I don't have to like something to recognize that I don't know how to fix it. And I don't know how to fix this. Moreover, I don't think anyone else knows how to fix it either. They think it should be fixed, and that this ardent and well-meant desire somehow translates into the ability to do so, if only the rest of America will join them in really getting serious about the problem. In my experience as a pundit with a jaundiced view of the likely success of any given government program, every single problem in America, including obesity, can be directly traced to our national frivolity. If only we'd get really serious, we could fix anything and everything.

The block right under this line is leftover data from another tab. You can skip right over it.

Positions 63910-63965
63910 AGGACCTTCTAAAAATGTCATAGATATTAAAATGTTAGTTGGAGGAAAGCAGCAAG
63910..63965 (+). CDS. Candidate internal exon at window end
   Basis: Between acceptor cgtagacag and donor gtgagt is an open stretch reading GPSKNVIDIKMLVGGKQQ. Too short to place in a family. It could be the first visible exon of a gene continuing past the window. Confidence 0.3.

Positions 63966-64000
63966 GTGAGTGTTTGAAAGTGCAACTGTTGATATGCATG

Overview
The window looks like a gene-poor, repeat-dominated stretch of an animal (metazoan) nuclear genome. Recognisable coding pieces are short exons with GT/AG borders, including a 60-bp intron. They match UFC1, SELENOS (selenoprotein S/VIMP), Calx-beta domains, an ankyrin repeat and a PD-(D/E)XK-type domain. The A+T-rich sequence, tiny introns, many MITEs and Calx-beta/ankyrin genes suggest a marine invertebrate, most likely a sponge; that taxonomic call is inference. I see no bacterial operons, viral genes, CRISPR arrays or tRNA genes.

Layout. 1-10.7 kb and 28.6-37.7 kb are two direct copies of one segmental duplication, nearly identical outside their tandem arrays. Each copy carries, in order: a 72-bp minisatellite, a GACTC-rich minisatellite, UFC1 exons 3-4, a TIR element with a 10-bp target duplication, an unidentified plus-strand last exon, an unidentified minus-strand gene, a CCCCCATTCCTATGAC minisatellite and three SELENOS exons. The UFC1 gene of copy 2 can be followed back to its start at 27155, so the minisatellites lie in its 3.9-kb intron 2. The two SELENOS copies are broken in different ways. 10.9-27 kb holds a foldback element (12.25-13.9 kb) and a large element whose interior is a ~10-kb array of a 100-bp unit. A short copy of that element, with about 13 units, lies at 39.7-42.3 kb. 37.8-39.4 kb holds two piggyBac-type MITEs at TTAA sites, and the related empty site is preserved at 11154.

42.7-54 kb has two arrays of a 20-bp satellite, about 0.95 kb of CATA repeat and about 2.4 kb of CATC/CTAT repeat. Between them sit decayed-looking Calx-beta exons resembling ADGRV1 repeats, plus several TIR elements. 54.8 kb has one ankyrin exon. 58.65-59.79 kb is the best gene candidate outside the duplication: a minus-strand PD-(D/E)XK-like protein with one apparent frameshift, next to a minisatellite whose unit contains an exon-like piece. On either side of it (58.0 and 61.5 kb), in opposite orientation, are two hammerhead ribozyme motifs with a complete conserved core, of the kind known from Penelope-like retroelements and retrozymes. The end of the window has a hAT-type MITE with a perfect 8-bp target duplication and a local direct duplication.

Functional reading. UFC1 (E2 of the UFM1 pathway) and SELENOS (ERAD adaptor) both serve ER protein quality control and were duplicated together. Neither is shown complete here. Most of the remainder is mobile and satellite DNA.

* An interesting dispute about Lincoln:

Sean Wilentz, Who Lincoln Was
Henry Louis Gates, Jr., Disputations: The Lost Lincoln
Fred Kaplan, Disputations: The Lost Lincoln
Michael Kazin, Disputations: The Lost Lincoln
John Stauffer, Disputations: The Lost Lincoln
Sean Wilentz, Disputations: The Lost Lincoln

Actually, it's primarily good for showing how academics can have ridiculous egos; but, for all that, many interesting things come up.

* Sherry's Hundred Hymns list continues:

#52 Turn Your Eyes Upon Jesus
#51 Of the Father's Love Begotten
#50 Because He Lives
#49 Alleluia, Sing to Jesus
#48 Abide with Me

* For those readers who liked my 'philosophical sentences' posts: There are several coming along. But they're very difficult to write, much more than you might think, so they'll be coming out very slowly here and there, especially since I'll be busy this August re-working my courses for Fall semester. These are the ones I've done so far:

Those who cannot remember the past are condemned to repeat it. (Santayana)
If God did not exist, one would have to invent Him. (Voltaire)
The heart has its reasons whereof reason knows nothing. (Pascal)